Renters have a unique situation when it comes to energy savings. Without being able to make permanent changes to their dwellings it can be difficult to capitalize on energy-saving improvements. However, there are still plenty of opportunities for renters to go green without making any lasting changes to a property.

The first step any renter should take toward efficiency is a conversation with the landlord. Just because a renter can't make permanent changes doesn't mean the owner can't. A good landlord will work with you to make your home as pleasant as possible, within reason of course. So if you're renting an apartment or home, reach out to the owner to see if anything can be done to improve your unit's efficiency.

Your best chance to successfully convince your landlord to green your apartment is to ask for small changes. Energy-efficient light bulbs, new low-flow fixtures in the bathroom or a programmable thermostat can be affordable upgrades your landlord could provide. Requesting all new appliances, added insulation or more efficient windows would require a much larger investment on the landlord's behalf. Unless your landlord knows these are things that need to be replaced in the near future, it can be hard to convince him or her to shell out the money now.

However, if you think your landlord is amendable to this type of request, it might be helpful to remind him or her that investing in these big improvements can result in retaining or attracting tenants and increasing the property's value.

If your landlord's not willing to make improvements, there are still plenty of ways you can make your rental unit more efficient without causing any damage to the property. An easy and free way to make your home more efficient is to rearrange your furniture. Move furniture that is blocking or obstructing your vents, radiator or baseboard heaters so the circulation of your heating and cooling is as efficient as possible. You'll also want to keep hot lamps or the television far away from your thermostat.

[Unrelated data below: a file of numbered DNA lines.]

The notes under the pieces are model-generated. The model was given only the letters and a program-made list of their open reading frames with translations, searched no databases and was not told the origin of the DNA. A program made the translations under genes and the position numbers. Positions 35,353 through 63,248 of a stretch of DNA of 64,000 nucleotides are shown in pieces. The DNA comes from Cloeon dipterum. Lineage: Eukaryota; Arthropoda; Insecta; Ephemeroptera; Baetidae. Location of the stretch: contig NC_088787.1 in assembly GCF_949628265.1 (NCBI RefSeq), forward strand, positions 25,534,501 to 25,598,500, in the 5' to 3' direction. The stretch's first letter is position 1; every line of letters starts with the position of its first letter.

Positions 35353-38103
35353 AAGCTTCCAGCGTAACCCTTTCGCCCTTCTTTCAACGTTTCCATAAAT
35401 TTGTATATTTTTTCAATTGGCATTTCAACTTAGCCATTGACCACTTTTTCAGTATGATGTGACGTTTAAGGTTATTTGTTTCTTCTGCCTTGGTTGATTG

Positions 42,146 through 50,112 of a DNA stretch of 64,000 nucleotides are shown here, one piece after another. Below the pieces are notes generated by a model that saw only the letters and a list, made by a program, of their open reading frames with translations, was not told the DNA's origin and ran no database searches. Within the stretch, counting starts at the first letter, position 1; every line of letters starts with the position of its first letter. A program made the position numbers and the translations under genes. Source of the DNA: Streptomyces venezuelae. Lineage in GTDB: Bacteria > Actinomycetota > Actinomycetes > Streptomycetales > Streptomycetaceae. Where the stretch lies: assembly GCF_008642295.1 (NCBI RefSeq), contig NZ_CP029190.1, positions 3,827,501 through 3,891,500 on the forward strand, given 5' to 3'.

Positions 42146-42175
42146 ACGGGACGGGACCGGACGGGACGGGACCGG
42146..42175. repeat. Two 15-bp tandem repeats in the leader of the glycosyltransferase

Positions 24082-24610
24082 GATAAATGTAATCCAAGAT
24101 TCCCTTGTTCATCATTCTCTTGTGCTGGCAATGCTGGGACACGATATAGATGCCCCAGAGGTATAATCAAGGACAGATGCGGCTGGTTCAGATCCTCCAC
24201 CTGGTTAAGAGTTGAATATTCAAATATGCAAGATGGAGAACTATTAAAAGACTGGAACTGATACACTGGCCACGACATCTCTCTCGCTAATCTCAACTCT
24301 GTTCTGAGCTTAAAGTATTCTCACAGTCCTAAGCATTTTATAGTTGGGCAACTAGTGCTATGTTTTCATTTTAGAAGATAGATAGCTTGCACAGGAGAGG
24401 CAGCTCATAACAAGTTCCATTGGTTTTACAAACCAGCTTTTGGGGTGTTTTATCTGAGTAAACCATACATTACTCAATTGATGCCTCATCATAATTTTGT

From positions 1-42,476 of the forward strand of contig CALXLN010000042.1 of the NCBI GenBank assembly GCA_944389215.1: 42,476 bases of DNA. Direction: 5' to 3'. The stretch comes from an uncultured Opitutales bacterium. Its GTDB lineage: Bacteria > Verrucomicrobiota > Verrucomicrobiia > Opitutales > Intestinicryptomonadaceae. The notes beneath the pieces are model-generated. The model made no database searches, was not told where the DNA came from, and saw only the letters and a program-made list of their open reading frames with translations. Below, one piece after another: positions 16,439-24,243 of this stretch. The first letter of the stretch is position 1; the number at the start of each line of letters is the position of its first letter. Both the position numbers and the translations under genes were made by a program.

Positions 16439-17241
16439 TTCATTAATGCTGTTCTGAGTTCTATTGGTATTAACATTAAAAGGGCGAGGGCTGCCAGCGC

Take advantage of your windows when possible. In the winter, open window coverings in the daytime to let in natural light and heat. But in the summer keep coverings closed to keep out the heat. Making these simple changes can make your home more comfortable without adjusting your HVAC system. For another energy-efficient alternative to your air condition, turn on your ceiling fan. It can make a room feel up to 4 degrees cooler.

If you're willing to invest a little money to save on your energy bills, there are a few small things you can install around your apartment to improve efficiency. Purchase energy saving light bulbs to reduce lighting costs and eliminate the heat caused by incandescent bulbs. Installing a low-flow shower head can reduce your water consumption and water heating costs. Just make sure you put the old shower head back in place before you move.

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